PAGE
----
Parabon® NanoLabs (Parabon), a Reston-based company, is looking for families to participate in a research study sponsored by the U.S. Department of Defense (DoD).
In the study, DNA samples from distant relatives will be analyzed to develop innovative kinship and ancestry algorithms and associated laboratory methods to extend familial matching beyond current capabilities.
Traditional DNA methods only allow remains to be identified if DNA from closely related family members is available. Many unidentified Service members, however, do not have living family members who are closely related. This study aims to increase the genetic distance over which kinship can be accurately inferred.
The enhancements made possible by this research will assist in the identification of the toughest missing personnel cases by “matching” DNA from distant relatives to that of deceased Service members, including those from long past conflicts, such as World War II.
“This cause is personal to us at Parabon. Like many families in America, some of us at the company have loved ones who went missing in action. This study will help us make technological advances that will one day reunite fathers, sons, brothers and uncles with their families. We need volunteers from extended families to make this research possible,” said Paula Armentrout, vice president of Parabon NanoLabs.
Parabon seeks to enroll 50-100 extended families (5 to 10 volunteers per family) to participate in the study. Participating families do not need to have a direct relation to an M.I.A. soldier in order to qualify. Volunteers for the study will simply supply a sample of DNA from a mouth swab and answer questions about their family tree. In return for participation, each volunteer will receive a custom DNA ancestry report and a small stipend. There is no cost to participate.
Those interested in participating in the study can sign up online to be considered.
“Our ideal study participants are all related by blood and come from an extended family network that includes a wide variety of distant relatives, such as second cousins, great-uncles, and grandchildren,” said Ellen Greytak, PhD, Principal Investigator of the study. “We will study the similarity of their DNA and use the knowledge gained to improve our kinship inference methods.”
The Office of the Deputy Assistant Secretary of Defense for Emerging Capability & Prototyping is funding this research to help support the Department’s Personnel Accounting mission.
The non-profit IPAR supports the commitment to public art projects in Reston. The reception is from 6 to 8 p.m. at the Avant’s Resident Lounge, 12025 Town Square St. at Reston Town Center.
The reception includes fine wines, light hors d’oeuvres by South Lakes High School culinary students, live music by South Lakes High School String Quartet, and a live auction.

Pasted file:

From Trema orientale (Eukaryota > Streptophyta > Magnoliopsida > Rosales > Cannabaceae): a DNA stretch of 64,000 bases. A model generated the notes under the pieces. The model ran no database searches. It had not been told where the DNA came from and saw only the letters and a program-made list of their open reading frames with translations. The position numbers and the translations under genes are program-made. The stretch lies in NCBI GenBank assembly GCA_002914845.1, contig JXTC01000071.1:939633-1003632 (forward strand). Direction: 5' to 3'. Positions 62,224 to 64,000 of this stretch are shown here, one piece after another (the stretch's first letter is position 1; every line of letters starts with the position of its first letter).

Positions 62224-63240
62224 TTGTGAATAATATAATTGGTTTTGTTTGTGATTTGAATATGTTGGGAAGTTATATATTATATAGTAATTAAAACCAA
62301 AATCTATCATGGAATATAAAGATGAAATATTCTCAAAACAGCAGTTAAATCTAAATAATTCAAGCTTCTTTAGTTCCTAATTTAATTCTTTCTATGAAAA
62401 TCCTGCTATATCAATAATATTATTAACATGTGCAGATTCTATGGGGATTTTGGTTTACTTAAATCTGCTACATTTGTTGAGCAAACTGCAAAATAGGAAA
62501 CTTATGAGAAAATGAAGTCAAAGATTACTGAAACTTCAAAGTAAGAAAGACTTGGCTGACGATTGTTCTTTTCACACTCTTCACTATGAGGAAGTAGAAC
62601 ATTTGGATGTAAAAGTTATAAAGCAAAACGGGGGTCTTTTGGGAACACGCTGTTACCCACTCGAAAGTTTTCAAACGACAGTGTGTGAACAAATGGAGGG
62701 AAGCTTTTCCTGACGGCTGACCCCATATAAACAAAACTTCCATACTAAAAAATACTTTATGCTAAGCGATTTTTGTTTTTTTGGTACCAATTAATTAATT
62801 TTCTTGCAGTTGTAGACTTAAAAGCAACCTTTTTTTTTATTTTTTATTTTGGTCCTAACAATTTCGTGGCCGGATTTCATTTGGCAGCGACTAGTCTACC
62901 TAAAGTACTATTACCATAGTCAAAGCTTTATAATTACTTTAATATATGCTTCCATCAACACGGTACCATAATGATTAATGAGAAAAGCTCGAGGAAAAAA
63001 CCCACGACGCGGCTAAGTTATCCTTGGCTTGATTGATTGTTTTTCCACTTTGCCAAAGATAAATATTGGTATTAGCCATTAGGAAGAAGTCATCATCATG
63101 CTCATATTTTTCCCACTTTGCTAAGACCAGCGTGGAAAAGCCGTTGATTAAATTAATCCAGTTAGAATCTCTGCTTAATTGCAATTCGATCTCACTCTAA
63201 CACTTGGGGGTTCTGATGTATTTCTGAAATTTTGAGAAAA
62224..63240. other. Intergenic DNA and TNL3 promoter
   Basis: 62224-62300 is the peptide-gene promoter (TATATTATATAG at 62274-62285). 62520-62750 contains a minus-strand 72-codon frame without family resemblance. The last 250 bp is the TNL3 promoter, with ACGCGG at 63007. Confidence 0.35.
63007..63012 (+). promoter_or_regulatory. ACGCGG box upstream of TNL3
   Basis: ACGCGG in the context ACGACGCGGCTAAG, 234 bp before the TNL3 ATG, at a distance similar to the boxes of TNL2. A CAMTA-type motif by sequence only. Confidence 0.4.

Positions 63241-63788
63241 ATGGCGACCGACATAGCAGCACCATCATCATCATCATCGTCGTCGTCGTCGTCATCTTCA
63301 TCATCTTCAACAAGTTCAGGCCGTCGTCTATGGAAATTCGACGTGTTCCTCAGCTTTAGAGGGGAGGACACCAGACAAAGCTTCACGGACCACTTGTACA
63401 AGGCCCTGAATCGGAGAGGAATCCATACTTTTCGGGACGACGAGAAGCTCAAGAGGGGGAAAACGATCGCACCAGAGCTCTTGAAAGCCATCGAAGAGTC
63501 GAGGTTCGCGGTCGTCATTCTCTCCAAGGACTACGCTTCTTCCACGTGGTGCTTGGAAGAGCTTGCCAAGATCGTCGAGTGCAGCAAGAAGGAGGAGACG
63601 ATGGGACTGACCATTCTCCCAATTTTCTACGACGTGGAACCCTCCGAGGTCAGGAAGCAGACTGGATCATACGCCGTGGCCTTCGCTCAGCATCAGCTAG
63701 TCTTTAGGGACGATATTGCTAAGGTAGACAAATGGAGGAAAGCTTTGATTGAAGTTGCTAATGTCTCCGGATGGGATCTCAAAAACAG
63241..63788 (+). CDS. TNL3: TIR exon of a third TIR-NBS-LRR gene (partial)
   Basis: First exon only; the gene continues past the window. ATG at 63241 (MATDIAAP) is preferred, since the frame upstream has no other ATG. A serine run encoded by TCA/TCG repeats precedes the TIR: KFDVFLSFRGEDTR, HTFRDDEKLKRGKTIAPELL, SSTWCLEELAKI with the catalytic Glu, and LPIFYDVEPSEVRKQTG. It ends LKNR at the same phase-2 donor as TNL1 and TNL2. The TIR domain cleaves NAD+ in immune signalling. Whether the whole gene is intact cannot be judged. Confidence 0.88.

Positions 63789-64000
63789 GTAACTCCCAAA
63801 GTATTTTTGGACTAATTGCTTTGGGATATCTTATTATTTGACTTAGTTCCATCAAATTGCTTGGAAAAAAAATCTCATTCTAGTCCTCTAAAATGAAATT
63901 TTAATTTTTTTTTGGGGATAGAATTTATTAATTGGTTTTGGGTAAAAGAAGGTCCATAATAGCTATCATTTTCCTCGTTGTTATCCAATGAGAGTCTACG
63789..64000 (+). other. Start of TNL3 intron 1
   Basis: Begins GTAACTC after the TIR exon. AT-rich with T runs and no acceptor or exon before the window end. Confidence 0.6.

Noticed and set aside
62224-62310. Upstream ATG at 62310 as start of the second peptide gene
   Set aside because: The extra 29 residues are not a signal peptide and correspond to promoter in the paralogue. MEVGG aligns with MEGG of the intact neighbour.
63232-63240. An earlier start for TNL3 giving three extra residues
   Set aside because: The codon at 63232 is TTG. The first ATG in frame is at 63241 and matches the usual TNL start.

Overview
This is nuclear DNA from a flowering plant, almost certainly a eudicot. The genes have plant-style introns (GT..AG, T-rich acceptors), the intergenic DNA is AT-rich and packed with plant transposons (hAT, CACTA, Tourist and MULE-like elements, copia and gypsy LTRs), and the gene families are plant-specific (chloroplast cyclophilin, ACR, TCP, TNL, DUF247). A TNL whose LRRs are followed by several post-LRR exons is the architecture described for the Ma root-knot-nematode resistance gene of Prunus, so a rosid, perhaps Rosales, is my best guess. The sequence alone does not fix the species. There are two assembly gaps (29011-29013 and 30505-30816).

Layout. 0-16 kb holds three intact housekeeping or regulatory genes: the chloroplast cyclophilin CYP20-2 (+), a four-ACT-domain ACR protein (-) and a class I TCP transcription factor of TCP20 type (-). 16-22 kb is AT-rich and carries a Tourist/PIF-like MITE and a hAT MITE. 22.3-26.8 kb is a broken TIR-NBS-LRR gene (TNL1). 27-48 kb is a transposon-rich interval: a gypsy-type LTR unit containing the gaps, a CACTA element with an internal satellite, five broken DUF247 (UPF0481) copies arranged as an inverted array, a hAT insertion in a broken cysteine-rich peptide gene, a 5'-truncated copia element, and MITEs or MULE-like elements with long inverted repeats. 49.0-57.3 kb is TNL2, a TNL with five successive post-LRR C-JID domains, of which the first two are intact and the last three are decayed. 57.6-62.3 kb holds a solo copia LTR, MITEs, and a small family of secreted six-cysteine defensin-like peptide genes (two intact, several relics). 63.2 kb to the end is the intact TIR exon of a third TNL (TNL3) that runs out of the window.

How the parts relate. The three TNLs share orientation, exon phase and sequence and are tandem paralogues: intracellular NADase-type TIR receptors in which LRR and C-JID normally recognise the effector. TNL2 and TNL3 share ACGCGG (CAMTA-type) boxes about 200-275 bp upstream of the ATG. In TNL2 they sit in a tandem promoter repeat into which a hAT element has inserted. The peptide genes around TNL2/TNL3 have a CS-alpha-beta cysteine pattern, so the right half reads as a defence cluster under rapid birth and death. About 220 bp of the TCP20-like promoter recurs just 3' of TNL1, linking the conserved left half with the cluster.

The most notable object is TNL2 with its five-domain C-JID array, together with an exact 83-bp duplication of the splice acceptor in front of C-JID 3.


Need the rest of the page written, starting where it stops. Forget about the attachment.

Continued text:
Tickets start at $50. Sponsorships are available. Visit IPAR’s website for more information and to purchase tickets.
IPAR supports the annual ChalkFest at Reston Town Center; the annual South Lakes High School STEAM Team artwork on Lake Thoreau; sculptures in Reston parks; and mosaics at Dogwood Pool and Reston Association trail underpasses, among other projects.
Photo: Patrick Doughtery’s “Bird in the Hand” sculpture at Reston Town Square Park is an IPAR project/file photo
The JBG Companies’ Reston Town Center West project has big plans for expansion.
JBG has filed a rezoning application and development plan with Fairfax County Planning to permit the addition of 1.3 million more square feet of development to what is currently being built in the development on Sunset Hills Road about one-quarter of a mile from the future Reston Town Center Metro Station.
The space is currently an office park, which JBG is in the process of repurposing by adding 40,000 square feet of restaurant and retail space to the ground floor of existing buildings. The 13.77-acre property already has two four-story parking garages.
The plan for the second phase calls for about 675,000 square feet of residential (about 700 units) in two multifamily buildings; 650,000 square feet of office space in three new buildings and ground floor retail throughout the property. The plans also call for 3,100 parking spaces.
JBG plans to construct the new office buildings on the southern side of the property along Sunset Hill Road, for maximum visibility from the Dulles Toll Road. The residential towers will be built to the northeast, closer to the W&OD and Town Center Parkway.
The county planning commission hearing has not yet been scheduled.
The first phase of RTC West already has leases signed for a nearly 10,000-square-foot Cooper’s Hawk Winery, Nando’s Peri-Peri and Mezeh Mediterranean Grill. It is expected to open some time in 2017.
This is a sponsored post by Eve Thompson of Reston Real Estate.